Microvita Research e.V.

 



The first essay explores the emergence of a new paradigm for Western science to replace materialism. The subject is explored from three perspectives: Kuhn’s theory of scientific revolutions, Sarkar’s theory of microvita and Sarkar’s theory of cognitive evolution. The essay concludes that there is more at stake here than just philosophy of science – achieving an equitable and sustainable globalization is also at stake.

The second essay is an introduction to Sarkar’s cosmology, Brahmcakra, and compares it with the cosmology of Western science. The comparison is interesting because the two cosmologies are very different yet both claim to describe the universe in which we live. Finding a correspondence between them would have been difficult prior to the 20th century because Western cosmology was preoccupied with the world of matter and Eastern cosmology with the world of mind and consciousness. However this situation changed significantly in the second half of the 20th century due to the pioneering synthetic work of Fritjof Capra (The Tao of Physics) and Ken Wilber (Eye to Eye). This essay follows in their footsteps and attempts a synthesis of Brahmcakra with Western learning.

The third essay, The Dawn of Enlightenment, is a brief introduction to the history of yoga and spirituality in India. Ramesh Bjonnes argues for the two river theory of Indian culture – that what the world now knows as yoga (which actually includes a variety of spiritual and health practices, such as meditation, breathing exercises, eating habits and body postures) has its origins in a fusion of indigenous Indian Tantra with Aryan introduced Vedanta. To his theory Bjonnes brings a variety of anthropological, linguistic and genetic evidence.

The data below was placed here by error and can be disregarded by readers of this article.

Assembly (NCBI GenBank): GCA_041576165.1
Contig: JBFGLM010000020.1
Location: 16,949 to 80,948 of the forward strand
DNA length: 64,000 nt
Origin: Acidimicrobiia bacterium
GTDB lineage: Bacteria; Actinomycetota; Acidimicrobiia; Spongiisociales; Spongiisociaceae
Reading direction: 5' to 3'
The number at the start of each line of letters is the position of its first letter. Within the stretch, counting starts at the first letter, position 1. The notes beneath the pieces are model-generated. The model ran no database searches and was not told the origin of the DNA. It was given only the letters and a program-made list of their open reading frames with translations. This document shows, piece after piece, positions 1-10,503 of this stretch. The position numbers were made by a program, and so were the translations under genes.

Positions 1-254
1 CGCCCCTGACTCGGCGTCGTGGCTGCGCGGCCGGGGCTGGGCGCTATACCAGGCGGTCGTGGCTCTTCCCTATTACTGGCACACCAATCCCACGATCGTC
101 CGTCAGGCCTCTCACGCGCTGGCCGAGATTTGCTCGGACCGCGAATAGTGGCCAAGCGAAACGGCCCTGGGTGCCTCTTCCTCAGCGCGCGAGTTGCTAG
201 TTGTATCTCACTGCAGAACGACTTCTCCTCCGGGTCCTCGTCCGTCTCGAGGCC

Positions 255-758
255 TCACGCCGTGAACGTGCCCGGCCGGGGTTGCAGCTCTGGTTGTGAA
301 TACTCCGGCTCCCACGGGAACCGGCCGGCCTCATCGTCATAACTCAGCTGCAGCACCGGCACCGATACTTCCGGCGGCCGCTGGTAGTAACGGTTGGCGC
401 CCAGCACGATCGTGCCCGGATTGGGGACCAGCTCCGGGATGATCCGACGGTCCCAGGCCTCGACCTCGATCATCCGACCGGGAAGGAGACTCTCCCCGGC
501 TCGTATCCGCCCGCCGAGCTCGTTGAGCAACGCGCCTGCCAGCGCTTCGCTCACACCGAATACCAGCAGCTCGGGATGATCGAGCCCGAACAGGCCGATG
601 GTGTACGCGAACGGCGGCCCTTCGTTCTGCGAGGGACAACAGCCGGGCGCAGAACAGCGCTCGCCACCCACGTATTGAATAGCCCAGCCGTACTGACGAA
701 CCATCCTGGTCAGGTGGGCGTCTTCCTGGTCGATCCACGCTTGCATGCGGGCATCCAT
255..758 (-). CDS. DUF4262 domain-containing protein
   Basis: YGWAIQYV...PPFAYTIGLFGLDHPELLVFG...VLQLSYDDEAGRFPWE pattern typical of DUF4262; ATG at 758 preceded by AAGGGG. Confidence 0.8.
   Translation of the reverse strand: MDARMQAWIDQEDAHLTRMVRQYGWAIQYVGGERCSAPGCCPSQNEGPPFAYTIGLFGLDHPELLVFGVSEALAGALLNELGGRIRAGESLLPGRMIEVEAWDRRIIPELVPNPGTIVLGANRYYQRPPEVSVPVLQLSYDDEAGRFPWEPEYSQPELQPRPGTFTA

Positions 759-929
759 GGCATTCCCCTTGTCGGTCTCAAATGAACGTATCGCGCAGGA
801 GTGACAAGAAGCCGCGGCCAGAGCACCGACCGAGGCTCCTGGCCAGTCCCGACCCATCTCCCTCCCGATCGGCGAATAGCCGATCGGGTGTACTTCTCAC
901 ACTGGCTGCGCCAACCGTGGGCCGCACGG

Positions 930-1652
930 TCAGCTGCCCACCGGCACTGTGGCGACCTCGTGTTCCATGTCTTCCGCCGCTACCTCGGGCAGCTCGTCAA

The fourth essay, The Structure of Matter, compares two descriptions of the physical universe, that of modern Western physics and that of Tantra, which is the ancient spiritual tradition of the Indian subcontinent. It proposes that Tantra’s classification of matter into ether, air, fire, liquid and solid is not as naïve as it might seem to the modern Western mind. The essay proposes a correspondence between the five fundamental elements of the old world and the fundamental particles of modern physics.

The fifth essay concerns Sarkar’s difficult theory of microvita. In fact the theory is introduced in the first two essays in the volume. Michael Towsey suggests the theory promotes a new way of doing science that involves a synthesis of East and West. The contribution of the West is its rigorous three-part methodology of observation, rational theorizing and validation. The contribution of the East is to expand the domain of legitimate experience to include intuitional and spiritual experience. Western science must move beyond the dogma of materialism if it is not to create more problems than it solves.

 

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